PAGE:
Postnatal Development in Mouse Somatosensory Cortex: The Role of Rem2

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dc.contributor.advisor Paradis, Suzanne Wang, Xiou 2019-05-24T18:12:16Z 2019-05-24T18:12:16Z 2019
dc.description.abstract Neuronal morphology is a key to the development and proper functioning of the central nervous system (CNS). Inadequate morphological development within the CNS would lead to various neurological deficits. This study sought to examine the effect of a specific genetic alternation on the postnatal development of the morphology of the mouse somatosensory cortex, which is a well-characterized brain region for morphological study and is also known as the barrel cortex. The gene of interest, Rem2, is a small GTPase known to regulate visual cortex morphology as well as neuronal intrinsic excitability in vivo and in vitro. It has also been shown to maintain proper dendritic polarity within the barrel hollows of the mouse visual cortex. To further investigate the role of Rem2 in the development of mouse barrel cortex, the study adopted histological staining using Cytochrome C Oxidase as a gross morphology and a neuronal activity marker. By examining young constitutive Rem2 knock-out mice at different ages, this study was able to identify declining trend of neural activity in the knock-out animals at a later stage of development. Though significant differences in morphology and activity were not observed at either experimental age, the results still demonstrated that Rem2 may have a crucial, time-sensitive role in the development of the barrel cortex and that its role may be compensated by alternative mechanisms in the constitutive Rem2 null mouse model.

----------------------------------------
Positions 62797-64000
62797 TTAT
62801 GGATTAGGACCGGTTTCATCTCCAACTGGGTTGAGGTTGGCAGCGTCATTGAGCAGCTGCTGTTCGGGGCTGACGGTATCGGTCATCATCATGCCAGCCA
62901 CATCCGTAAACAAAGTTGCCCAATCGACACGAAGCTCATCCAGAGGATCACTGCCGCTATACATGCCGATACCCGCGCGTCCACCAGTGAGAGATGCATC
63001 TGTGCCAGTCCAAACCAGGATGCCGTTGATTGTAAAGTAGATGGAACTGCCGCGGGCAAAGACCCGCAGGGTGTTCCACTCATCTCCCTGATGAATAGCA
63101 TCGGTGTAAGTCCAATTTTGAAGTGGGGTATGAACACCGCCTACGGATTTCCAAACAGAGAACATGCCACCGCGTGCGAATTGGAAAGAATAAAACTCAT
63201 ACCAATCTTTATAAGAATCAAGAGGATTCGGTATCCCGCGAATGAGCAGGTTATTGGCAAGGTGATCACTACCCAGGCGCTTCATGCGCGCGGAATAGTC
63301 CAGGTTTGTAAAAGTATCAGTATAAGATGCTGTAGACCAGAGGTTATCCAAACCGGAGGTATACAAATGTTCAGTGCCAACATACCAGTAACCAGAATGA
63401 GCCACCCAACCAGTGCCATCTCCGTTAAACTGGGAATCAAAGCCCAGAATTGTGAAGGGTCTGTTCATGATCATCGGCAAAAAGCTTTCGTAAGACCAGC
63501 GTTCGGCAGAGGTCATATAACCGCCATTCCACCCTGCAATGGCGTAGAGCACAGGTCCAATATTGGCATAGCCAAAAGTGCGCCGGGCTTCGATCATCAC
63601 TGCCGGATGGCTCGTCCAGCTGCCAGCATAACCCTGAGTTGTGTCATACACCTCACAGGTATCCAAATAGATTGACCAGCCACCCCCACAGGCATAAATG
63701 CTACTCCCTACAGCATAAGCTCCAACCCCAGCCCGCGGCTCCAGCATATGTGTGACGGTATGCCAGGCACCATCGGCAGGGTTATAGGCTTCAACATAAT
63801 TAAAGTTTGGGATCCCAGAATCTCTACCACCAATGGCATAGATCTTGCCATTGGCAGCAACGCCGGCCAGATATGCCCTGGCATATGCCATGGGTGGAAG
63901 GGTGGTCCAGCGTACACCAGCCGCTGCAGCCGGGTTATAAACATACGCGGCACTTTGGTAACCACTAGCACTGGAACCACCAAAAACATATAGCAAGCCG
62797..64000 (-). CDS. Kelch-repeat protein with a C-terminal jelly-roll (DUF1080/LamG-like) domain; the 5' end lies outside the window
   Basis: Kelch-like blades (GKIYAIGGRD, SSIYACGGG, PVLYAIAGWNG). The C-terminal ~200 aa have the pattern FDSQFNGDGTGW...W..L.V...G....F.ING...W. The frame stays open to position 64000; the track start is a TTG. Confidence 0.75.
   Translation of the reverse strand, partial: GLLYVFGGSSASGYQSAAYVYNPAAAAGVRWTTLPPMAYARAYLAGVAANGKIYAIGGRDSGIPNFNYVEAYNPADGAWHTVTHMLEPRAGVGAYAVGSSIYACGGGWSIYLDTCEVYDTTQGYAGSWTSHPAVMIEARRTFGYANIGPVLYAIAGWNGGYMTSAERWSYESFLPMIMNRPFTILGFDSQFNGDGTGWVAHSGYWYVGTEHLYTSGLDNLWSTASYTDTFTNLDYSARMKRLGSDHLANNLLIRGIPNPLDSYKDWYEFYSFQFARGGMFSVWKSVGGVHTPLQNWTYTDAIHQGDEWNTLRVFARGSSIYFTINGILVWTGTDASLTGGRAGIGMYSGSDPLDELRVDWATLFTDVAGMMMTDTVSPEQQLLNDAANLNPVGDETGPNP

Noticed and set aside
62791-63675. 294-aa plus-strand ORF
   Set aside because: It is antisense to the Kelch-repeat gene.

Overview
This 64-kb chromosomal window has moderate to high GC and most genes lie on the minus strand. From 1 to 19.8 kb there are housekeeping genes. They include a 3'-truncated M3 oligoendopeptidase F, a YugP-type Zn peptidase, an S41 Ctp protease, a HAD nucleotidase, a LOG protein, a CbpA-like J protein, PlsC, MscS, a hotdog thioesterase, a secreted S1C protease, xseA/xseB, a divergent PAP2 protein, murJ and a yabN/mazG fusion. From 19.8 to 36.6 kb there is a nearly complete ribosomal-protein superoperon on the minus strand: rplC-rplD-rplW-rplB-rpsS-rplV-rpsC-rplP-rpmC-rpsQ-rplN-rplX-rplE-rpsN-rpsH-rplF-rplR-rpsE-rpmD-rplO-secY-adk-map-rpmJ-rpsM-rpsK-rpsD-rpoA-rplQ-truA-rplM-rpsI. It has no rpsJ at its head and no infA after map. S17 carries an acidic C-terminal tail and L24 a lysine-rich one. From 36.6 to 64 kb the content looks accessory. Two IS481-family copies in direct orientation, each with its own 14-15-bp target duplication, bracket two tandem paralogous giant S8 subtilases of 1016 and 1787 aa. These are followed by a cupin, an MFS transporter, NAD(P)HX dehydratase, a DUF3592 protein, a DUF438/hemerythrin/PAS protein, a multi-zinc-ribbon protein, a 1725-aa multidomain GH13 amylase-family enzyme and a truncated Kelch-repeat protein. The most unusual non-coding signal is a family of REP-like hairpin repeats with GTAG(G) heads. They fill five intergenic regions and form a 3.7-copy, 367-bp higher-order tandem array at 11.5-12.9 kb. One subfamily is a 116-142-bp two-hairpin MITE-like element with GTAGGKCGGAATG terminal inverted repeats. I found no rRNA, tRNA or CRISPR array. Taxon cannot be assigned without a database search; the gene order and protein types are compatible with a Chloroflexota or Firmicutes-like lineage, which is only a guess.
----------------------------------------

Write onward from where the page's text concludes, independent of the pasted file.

dc.format.mimetype application/pdf
dc.language English
dc.language.iso eng
dc.publisher Brandeis University
dc.relation.ispartofseries Brandeis University Theses and Dissertations
dc.rights Copyright by Xiou Wang 2019
dc.title Postnatal Development in Mouse Somatosensory Cortex: The Role of Rem2
dc.type Thesis
dc.contributor.department Interdepartmental Program in Neuroscience MS Masters Neuroscience Brandeis University, Graduate School of Arts and Sciences

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